Accessible Signage Can Help Your Business Thrive
it comes to integrated marketers’ store signage, ‘ADA-compliant’ and ‘powerful’
aren’t mutually exclusive concepts. Signage that’s sensitive to the needs of
those with disabilities is good business, since they make up a market that’s
more than 50 million strong. Besides, accessible signage is good for customers without
article is NOT your guide to making all your signs ADA-compliant, because that
requires a literal book. Instead, we’re providing ideas for how you can tweak
your promotional signage to be more appealing to all of your customers.
The Signs That Must
a whole category of signage that must comply with the Americans with
Disabilities Act: signs that convey information about your building, parking
lot, restrooms, and other features of your facility that are necessary to keep
employees and customers safe. For example, signs that designate accessible
parking or bathrooms, or indicate entrances, exits, and other important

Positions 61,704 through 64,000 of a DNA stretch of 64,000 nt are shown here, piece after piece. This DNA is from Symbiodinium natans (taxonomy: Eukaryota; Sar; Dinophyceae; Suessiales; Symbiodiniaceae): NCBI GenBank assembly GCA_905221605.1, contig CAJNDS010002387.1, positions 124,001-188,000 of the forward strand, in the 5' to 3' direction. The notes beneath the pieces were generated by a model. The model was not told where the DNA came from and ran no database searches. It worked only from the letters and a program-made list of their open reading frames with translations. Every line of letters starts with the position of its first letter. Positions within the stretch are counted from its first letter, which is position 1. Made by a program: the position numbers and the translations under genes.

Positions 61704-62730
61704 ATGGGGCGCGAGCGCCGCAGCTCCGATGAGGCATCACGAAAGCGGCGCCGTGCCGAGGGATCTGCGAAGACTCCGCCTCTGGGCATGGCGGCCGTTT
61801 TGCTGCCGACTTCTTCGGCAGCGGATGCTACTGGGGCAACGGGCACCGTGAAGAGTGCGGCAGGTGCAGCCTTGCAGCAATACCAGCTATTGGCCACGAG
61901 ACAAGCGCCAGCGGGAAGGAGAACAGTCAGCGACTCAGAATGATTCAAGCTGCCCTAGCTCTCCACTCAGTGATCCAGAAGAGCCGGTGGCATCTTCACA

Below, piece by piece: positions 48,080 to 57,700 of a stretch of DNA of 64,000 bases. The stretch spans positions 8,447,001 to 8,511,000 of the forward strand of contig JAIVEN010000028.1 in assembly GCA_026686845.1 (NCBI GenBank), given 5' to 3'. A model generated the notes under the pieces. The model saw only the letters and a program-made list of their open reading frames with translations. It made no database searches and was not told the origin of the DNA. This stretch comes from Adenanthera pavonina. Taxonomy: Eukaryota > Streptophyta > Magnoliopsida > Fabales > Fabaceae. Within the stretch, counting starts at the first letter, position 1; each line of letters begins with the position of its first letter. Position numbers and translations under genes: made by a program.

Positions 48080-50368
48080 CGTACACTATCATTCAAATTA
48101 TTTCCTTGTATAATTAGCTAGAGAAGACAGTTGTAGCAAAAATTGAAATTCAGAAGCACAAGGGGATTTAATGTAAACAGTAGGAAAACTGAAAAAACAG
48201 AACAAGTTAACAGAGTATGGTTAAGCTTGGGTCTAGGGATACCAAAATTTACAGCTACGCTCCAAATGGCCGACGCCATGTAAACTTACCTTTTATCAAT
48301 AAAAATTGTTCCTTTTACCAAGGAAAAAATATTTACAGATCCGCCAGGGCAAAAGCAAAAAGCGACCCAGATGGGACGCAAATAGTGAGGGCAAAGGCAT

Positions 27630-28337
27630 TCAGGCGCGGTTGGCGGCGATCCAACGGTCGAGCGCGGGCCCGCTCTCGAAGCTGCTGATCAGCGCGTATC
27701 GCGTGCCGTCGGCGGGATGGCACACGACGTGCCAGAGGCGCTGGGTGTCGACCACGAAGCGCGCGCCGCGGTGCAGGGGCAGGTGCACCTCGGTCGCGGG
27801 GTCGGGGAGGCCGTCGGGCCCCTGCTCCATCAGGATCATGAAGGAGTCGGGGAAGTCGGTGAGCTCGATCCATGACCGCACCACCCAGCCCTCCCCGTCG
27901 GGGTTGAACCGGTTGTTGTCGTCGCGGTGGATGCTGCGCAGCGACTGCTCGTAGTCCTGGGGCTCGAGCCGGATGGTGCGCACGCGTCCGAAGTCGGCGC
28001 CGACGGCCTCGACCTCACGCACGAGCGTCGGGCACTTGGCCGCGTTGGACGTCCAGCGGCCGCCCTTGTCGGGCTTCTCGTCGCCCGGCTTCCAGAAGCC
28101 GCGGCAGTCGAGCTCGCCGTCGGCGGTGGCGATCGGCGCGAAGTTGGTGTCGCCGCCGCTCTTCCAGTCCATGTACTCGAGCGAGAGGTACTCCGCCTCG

features of the building.
(including digital signage)
that are put up for marketing and advertising purposes are exempt from ADA
requirements – for example, displays, logos, endcaps, or any promotional
signage not related to the physical space of the building.
The 3 Elements of Signs
That Pop For Everyone
make signage that stands out to customers with good sight and is still legible
for those with impaired vision, integrated marketers need to focus on content, contrast, and construction.
Keep Content Simple
it comes to copy and content, stick to the essentials, such as name, location
and price. Make the copy large enough to pass
the squint test without sacrificing the white space that’s required
for readability. Use a simple, sans-serif font like one of the following:
of your signage contributes not only to its overall impact but legibility
and visibility. Aim for high-contrast combinations
that make it easy for all eyes to distinguish content of the sign. Try:
can keep your signage branded by picking a color and then using tints within
that color – for example, if it’s blue, using it at 10% for the background and
then 100% for images or type.
Your signs should be constructed of something
sturdy and durable that reduces glare. Your printer can help you pick the right
materials for the job, as well as recommend coatings. Again, promotional signs
don’t need to meet the same criteria as wayfinding and informational signage,
but creating long-lasting, accessible signage will pay off for years to come.